Objectives determine price which are
- Return on investment
- Capital Gain
- Involvement - possibly altruistic motives?
- Sales Maximisation
- Growth Maximisation
- Utility Maximisation
- (big car/big office/best view)
- Salary Maximisation
- (often within constraints of targets)
- To win trophies/the league
- Play good football/drive good race
- Both lead to
- "good crowd" - good profit/turnover (sales max)
- TV appearances/manager of the month/ head hunted (utility max)
- Getting to a higher division (growth max/salary max)
- Workers objectives - footballers/actors; behind the scene workers
- Value for money
- Fan loyalty (to actors or theatres & clubs, the sport of F1) - can this be exploited by the business?
- Speed of payment
- Safe investment
- Good return
- PR - link to club/theatre - use as corporate hospitality?
- Kudos - being associated with theatre/football/F1
Pricing decisions are made within a
- Competitive context
- Level & intensity of competition will affect price and
- Ability to change price for strategic reasons
Profit Max = Marginal Revenue = Marginal Cost
(MR = MC)
Objectives are one of the determinants of pricing. Therefore the main objectives of Derby County is to maximise profit but although, there exists a salary cap between the players. Therefore all the stakeholders have their own objectives. The motives of managers in Derby C would be winning more games, playing good football leading to a good crowd and getting to a higher league with more TV appearances and finally leading to good profit/turnover. In economic terms this could be defined as "growth maximisation" and "profit maximisation". Similarly workers want a good salary and wages out of their work including security in it. Objectives of customers are good value for money, good service quality, and reliability while suppliers look for speed of payment as well as reliability. Financiers want good investment and good return from it.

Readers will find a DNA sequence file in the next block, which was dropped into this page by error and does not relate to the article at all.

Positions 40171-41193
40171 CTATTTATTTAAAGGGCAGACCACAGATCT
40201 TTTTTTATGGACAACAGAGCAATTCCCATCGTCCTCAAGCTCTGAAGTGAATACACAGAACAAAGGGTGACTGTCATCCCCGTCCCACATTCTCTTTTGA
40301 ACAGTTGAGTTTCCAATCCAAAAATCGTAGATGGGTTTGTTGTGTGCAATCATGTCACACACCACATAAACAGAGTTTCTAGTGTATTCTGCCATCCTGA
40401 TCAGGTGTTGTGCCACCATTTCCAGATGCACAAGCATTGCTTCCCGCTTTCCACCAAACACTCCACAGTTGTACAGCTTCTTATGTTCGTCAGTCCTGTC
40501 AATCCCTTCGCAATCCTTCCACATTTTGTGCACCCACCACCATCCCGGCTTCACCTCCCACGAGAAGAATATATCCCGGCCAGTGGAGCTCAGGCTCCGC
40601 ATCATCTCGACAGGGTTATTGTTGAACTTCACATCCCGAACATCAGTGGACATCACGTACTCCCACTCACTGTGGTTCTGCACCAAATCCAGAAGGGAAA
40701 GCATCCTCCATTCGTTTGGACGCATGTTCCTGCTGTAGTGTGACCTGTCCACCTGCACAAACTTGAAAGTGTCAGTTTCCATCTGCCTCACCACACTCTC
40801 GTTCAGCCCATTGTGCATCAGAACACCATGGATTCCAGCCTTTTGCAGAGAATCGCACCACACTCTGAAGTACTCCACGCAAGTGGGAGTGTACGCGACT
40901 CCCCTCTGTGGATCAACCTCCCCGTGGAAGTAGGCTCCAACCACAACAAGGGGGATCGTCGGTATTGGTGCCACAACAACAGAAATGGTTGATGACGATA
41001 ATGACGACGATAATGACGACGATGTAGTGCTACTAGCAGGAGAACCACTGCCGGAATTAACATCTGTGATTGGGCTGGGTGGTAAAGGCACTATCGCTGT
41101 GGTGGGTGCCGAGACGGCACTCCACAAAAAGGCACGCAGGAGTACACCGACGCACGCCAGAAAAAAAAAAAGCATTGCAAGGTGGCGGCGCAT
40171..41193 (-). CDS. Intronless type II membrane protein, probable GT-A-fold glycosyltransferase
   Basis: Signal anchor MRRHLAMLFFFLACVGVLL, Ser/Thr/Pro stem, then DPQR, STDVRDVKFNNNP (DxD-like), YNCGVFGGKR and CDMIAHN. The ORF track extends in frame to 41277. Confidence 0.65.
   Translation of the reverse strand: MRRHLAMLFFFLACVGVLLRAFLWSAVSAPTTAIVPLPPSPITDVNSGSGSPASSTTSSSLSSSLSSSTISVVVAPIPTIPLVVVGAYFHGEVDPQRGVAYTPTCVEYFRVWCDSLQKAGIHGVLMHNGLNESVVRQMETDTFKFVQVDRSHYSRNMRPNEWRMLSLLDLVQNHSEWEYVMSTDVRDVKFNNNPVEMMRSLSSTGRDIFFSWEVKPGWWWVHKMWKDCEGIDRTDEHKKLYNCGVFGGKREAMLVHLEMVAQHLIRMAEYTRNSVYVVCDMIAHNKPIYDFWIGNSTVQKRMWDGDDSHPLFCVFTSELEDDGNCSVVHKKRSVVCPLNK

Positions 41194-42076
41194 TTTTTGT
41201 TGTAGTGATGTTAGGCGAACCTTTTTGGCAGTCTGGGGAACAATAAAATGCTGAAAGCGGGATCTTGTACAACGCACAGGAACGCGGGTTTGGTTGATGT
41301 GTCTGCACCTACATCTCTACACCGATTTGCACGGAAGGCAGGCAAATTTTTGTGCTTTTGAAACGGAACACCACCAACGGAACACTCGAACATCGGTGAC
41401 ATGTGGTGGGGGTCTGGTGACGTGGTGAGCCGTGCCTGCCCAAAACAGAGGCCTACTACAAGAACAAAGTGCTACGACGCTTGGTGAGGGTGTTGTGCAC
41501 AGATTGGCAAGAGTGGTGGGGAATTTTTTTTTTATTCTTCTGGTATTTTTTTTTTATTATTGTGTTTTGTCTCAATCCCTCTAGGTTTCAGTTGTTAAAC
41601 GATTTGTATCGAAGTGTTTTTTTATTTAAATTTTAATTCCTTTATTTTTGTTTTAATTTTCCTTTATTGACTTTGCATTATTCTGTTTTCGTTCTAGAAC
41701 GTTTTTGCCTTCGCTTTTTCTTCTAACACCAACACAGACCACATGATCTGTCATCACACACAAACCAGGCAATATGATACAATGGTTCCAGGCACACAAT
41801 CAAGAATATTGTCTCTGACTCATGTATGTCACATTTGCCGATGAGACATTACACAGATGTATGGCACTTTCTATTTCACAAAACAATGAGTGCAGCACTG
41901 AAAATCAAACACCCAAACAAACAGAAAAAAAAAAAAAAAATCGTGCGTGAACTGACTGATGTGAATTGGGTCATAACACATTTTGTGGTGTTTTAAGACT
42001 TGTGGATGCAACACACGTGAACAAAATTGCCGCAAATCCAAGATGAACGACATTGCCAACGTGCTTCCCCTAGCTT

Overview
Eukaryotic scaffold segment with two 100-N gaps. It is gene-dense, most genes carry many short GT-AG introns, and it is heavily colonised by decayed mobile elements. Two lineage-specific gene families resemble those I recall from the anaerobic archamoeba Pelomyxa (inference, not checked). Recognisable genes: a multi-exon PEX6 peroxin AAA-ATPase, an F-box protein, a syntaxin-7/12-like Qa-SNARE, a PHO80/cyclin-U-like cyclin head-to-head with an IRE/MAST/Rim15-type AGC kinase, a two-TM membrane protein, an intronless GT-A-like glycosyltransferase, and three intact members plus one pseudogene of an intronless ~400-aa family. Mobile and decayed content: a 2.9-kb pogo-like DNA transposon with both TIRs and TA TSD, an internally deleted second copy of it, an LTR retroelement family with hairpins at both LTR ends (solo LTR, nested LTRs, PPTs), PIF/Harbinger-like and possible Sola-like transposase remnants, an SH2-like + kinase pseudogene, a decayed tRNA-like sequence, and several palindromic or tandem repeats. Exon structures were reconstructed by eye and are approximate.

Another determinant of pricing includes competition which is described later. Generally pricing decisions are made within a competitive context, as level and intensity of competition will affect pricing strategies of Derby C. Therefore pricing decisions for Derby C are made with its ability to change price for strategic reasons. Appendix _ provides the ticket prices of Derby C.
Average attendance for Derby C is told to be nearly around 26000 which includes its young and older local people and families (Market B). But it was also said that the maximum capacity it reaches in a game tends to nearly around 33500 thus including loyal fans, supportes, corporates and possibly people from high income group (Market A). Based on the above fact price discrimination could be one of the strategies which needs different markets for its product. But the key thing is people cannot shift between those two as there lies different elasticities of demand which could possibly because there is a certain amount of power in the market.
As from the above figure Market A comprises the inelastic demand which denotes a small change in price results in small change in demand. People will still continue to come if the price rises from P2 to P1.Derby C could possibly use market skimming strategies here by charging higher price when product is launched and then later reducing price. While elastic demand implies a large change in demand (from Q2b to Q1b) with the same change in price (from P2 to P1). Strategies would include market penetration by setting price deliberately lower to penetrate market.